CityMag

CityMag

Get CityMag in your inbox. Subscribe
August 6, 2020
Culture

Sugar is all dressed up with nothing to do

“We've had a bit of time to renovate and I think we've done really well. I just want to open and show people now,” Sugar co-owner Driller Jet Armstrong says.

  1. 1
  2. 2
  • Words and pictures: Angela Skujins

CityMag visits Driller Jet Armstrong on Monday, a couple of hours after the South Australian government announced new hospitality restrictions.

This isn’t the first time we’ve attempted to interview the eccentric artist and Rundle Street venue owner about the new-look Sugar, which now boasts freshly painted bright pink interiors.

The shifting nature of the state’s arts and entertainment sector, due to the coronavirus, has forced us to reschedule this chat multiple times.

Remarks

UPDATE: Sugar has chosen not re-open to the public in the immediate future. Its private soft launch was also cancelled.

274 Rundle Street, Adelaide 5000

Connect:
Facebook
Instagram

The first obstacle to Sugar’s reopening came when the government announced its approval process for COVID-19 management plans, which would allow licensed venues to have patrons drinking and dancing simultaneously, would take weeks longer than anticipated.

The club then couldn’t find an affordable public liability insurance contract. Driller’s previous contract was $30,000 per year with a $5,000 excess. His contract now is $40,000 with a $25,000 excess.

We text Driller on Monday, and finally he’s available to talk. We head to the venue and find him pressed up against one of Sugar’s newly upholstered lounges.

He looks defeated by the announcement of a new round of restrictions, which kicked in at midnight on Tuesday and will directly affect the soft launch he had planned for the venue this Sunday. He smiles and swears he isn’t.

“I’m not a quitter, that’s for sure,” Driller says.

“When you’re in business with your son, and someone that you’ve known for probably 30 years, you don’t want to let anybody down.”

Sugar hasn’t served a cocktail or had a patron on its dance floor in over five months. When the threat of the COVID-19 became a reality in March, Sugar closed its doors.

Driller successfully got his staff on the Federal Government’s JobKeeper program, and considered ways to use his time and their labour effectively.

No work had been done to the club’s interiors in over a decade, except minor touch-up jobs between busy nights. They decided it was time to give it some love.

“We’ve been kind of blokey for 18 years. It’s good to flip it.”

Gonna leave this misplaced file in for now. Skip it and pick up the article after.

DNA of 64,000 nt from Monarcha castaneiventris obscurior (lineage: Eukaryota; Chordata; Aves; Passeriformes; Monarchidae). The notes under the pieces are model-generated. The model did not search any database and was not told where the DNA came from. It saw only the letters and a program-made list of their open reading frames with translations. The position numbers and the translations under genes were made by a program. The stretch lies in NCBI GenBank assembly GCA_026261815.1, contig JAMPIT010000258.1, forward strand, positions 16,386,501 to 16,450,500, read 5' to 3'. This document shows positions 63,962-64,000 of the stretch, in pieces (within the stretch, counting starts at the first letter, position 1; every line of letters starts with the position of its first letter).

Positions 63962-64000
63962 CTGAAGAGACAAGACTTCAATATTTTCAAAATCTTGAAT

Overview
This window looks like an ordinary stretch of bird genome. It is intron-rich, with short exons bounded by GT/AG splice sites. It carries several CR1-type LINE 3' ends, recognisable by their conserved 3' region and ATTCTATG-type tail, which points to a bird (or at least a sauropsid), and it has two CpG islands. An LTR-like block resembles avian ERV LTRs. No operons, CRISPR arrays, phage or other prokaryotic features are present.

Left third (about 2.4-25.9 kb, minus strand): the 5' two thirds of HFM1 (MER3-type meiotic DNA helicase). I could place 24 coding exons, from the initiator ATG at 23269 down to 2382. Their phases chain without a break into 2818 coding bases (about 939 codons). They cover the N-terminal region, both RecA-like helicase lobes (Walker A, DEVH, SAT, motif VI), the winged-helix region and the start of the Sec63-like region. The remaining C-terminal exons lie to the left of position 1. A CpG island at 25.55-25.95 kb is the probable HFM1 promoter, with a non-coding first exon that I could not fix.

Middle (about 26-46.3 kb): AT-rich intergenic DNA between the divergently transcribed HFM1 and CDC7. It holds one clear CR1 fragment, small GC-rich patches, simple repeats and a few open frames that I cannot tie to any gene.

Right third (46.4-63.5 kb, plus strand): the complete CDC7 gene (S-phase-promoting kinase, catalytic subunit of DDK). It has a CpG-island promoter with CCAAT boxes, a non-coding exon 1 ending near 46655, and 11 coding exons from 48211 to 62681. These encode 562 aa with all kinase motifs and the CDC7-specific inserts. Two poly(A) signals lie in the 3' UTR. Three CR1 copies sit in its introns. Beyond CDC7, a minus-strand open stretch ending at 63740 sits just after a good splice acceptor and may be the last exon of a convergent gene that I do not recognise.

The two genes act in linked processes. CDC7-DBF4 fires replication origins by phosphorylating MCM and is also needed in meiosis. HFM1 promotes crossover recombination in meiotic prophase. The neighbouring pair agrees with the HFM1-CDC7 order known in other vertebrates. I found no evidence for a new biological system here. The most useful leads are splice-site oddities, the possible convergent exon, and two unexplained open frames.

“We wanted to put the sugar back in Sugar, and we wanted to tie it all in from the moment you walked in the door, up the stairs into the club,” Driller says.

“We also wanted the club to be more feminine.

“Techno music started out with pastels: it was more so the club interiors, but also the fashion as well.”

Driller’s wife, costume designer Mariot Kerr, conceptualised the decor and donated her life savings to purchase materials for the fit-out.

Driller similarly donated what he had and sold his vintage Italian scooters to pay for expenses and skilled tradesmen.

The facelift cost $35,000 all up, with the fit out bringing into the space glittery pink booths, paddle-pop pink pool tables and ice-cream cone light fittings.

The venue now lies in hopeful wait.

“We’ve had a bit of time to renovate and I think we’ve done really well. I just want to open and show people now,” Driller says.

The elements patrons might often overlook are what the owner likes most about the new design. This includes the slightly lowered set of disco balls and pink terrazzo tiling around the windowsills.

 

Despite the abundance of bubblegum pink, not all has been sweet throughout COVID at Sugar. Driller tells CityMag he recently started taking antidepressants, which stopped the “very dark thoughts”.

And he’s not alone in the blues.

“I’m talking to other people – friends in my industry – and it’s an epidemic. It’s a sadness epidemic,” Driller says.

“So many people I know have expressed to me how sad they feel.”

Many feel a loss of identity and livelihood, Driller says. They miss seeing friends and the physical release that comes with dancing.

As a business owner, Driller is critical of the government for sending mixed messaging and leaving nightclub owners in the lurch.

“Some help from the government would be really great. Financial help,” he says.

But instead of throwing in the towel, there’s work to be done. If the government doesn’t announce further restrictions on patrons per room, the soft launch will go ahead – albeit seated drinking only.

After the soft launch, Sugar may open to the public, too.

“I’m optimistic,” Driller says. “This is going to end sooner or later and if we can just hang in there.”


If you’re feeling overwhelmed by coronavirus news and feel like you’re not coping, contact Lifeline on 13 11 14 any time, or via text at 0477 13 11 14 6pm until midnight any day.

Share —